Have you heard of this new and improved migraine remedy? The NTI dental splint is FDA approved, drug free and has great success rates in the trials. A 77% reduction in fact!
~ A guest post by dentist Dr. Richard Mitchell
When you're looking for a migraine remedy, you might wonder where to start. There are so many possible causes of migraine, it can be very difficult to know where to look.
If you are just starting out on your search for a migraine solution, I would recommend that the first place to look would be this page Migraine Causes, which explains the possible causes of migraines.
But, if you are already a ways down the 'migraine search' road, and if you have medically diagnosed migraines, and you are not getting much relief with anything you have tried so far, there is one more migraine remedy option that has FDA approval as a migraine therapy, and is drug-free.
This is a small acrylic splint that you wear over your four front teeth at night-time, when you're asleep. It may sound a little weird at first, but what this little device does is prevent you from clenching your teeth when you're asleep.
Most folk don't appreciate that all of us tend to clench and grind our teeth at night.
Nearly all my patients tell me that they fall asleep with their mouth open, so they "definitely don't clench" their teeth at night. But when I look at their teeth and jaws, I can see many signs that they do clench their teeth. They just don't know it, because they are deeply asleep!
It's usually harmless enough.
But for a number of people, this night-time clenching can cause muscle spasm in the powerful muscles in the temples that control jaw closing.
Test yourself - right now - just put couple of fingers on your temple area, just above and behind your eye. Now try clenching and unclenching your teeth. You may have to feel around the area a little, but then you'll notice that muscle contracting and bulging when you clench your teeth.
So, it's not just the big muscles around your bottom jaw that help you close our teeth together, there are several other muscle groups too. When these muscles contract at night, when you're asleep, they can generate more than double the force that they can when you're awake.
And these muscles all have an attachment onto the various bones around your skull. Just imagine how inflamed and tender those muscle attachments could get if you are clenching your teeth intensely for an hour or so every night!
And in some people, this can be a migraine trigger.
This possibility was recognised by a Californian dentist Dr. Jim Boyd, himself a chronic migraine sufferer. After much trial-and-error, and consulting with experts in sleep medicine and migraine headaches, he developed a new migraine remedy - a small acrylic splint that could prevent (or at least drastically reduce) night-time jaw clenching.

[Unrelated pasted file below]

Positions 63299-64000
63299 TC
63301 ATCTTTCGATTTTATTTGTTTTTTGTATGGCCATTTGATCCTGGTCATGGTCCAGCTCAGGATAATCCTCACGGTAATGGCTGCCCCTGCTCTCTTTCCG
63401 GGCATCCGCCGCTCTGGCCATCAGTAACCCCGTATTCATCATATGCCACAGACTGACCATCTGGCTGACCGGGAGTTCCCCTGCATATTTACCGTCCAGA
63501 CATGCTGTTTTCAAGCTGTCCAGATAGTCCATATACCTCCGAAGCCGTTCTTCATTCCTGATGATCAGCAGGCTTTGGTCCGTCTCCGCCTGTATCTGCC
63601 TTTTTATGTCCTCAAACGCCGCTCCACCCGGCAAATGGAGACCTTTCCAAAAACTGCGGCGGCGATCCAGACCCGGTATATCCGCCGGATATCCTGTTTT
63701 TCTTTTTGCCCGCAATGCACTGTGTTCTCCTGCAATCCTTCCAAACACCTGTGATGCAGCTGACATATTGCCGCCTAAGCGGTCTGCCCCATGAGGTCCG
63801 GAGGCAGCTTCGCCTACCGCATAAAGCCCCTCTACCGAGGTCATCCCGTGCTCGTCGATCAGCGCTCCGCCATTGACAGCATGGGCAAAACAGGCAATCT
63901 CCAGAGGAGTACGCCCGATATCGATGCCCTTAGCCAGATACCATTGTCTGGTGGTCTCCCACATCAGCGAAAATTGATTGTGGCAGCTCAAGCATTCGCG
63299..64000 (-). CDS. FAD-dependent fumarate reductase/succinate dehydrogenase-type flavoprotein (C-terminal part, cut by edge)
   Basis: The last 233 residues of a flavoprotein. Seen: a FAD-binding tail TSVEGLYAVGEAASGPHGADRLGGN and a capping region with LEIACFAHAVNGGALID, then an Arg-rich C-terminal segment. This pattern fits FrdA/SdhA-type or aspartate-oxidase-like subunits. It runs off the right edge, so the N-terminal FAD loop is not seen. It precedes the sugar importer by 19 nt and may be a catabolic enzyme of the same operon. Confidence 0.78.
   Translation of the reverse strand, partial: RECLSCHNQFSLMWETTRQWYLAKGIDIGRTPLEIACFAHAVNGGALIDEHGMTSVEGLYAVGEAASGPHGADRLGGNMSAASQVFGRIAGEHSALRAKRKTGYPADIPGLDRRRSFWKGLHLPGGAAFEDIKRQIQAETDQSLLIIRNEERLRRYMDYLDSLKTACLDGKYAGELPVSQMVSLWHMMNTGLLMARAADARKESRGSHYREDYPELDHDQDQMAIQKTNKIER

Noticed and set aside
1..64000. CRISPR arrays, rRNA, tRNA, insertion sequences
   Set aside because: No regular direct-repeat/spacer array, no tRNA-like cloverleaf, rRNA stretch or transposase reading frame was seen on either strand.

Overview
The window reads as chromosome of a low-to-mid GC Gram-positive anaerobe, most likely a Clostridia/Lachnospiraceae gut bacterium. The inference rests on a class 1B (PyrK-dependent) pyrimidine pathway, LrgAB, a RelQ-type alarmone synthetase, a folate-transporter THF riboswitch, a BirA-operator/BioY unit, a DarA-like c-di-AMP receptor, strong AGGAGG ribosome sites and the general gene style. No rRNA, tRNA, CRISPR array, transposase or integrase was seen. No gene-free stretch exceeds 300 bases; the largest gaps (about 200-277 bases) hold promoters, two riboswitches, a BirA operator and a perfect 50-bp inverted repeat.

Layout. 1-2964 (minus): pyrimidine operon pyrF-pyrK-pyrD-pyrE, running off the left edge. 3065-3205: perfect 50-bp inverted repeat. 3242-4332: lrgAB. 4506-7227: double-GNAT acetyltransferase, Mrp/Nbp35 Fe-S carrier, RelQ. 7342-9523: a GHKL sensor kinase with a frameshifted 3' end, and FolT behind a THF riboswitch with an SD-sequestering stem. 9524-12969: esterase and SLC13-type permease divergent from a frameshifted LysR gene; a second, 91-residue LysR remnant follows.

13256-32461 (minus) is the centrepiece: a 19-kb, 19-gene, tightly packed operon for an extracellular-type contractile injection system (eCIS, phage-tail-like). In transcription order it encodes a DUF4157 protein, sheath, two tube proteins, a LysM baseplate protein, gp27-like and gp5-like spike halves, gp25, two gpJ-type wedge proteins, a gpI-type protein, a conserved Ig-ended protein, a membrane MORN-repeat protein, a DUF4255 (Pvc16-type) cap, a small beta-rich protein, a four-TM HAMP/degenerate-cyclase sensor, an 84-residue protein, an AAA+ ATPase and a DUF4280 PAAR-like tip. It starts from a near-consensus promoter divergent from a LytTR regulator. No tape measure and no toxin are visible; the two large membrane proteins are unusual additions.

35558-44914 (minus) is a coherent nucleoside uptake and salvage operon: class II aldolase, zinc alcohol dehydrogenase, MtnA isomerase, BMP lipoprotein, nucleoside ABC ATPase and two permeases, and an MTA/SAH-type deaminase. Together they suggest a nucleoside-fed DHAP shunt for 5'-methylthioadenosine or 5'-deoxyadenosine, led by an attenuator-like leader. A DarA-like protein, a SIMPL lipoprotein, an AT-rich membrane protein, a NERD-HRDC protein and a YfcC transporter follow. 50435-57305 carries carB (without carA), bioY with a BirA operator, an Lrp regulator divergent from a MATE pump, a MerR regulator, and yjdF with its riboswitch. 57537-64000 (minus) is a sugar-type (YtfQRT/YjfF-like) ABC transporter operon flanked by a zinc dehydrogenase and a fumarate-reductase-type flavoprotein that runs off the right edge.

The little splint fits over your lower four front teeth, the incisors. In the original designs, it was over the upper incisors, but as the design evolved there were good reasons to switch to the lower teeth. It just clicks snugly into place.
When your jaw closes, your upper incisors come into contact with the acrylic splint on the lower teeth. Now there is a 1mm gap between all the back teeth.
Even when you slide your jaw from side-to-side, there should always be a gap at the back. It's very important that no back teeth come into contact at any time. And especially the "eye" teeth (the "canine" teeth or "Dracula" teeth) at the front.
We all have certain reflexes in our bodies. One of them concerns our teeth and the jaw muscles that close our jaws. These muscles have a reflex to 'chomp down' or contract when there is contact between the back teeth.
The reflex is strongest in the molars, and also the eye teeth. If these teeth come into contact with something - like hard food, or the opposing tooth, then - wham - the reflex to clench is triggered.
When you are awake, this is not normally a problem, because you are (mostly) aware of what's happening, and you can consciously over-ride the reflex. (Although this doesn't always happen… but that's another story!).
But when you are deeply asleep, this reflex can be triggered, and unconsciously you will clench and grind your teeth, sometimes generating huge forces through the muscles and jaw joint.
With the splint in place, this reflex is much weaker, because the only contact is between the upper and lower incisor teeth. Sure, you will bite down on the splint, but the forces generated are only around 25% of what they would be otherwise. And this reduction can be enough to avoid causing the migraine trigger.
So what are the advantages and disadvantages of using this dental splint for a migraine remedy?
So, if you have tried other migraine remedies without success, you may well benefit from the NTI splint.
Here is a link to a YouTube video of the NTI developer, Dr. James Boyd, on Good Morning America, shortly after his device gained FDA approval - Good Morning America with Dr. Jim Boyd.
For more information, you can find Dr. Richard Mitchell at Dental Health Advice - Migraine Help.
I asked Dr. Mitchell if a dental splint can cause jaw misalignment? Click on the link for his answer.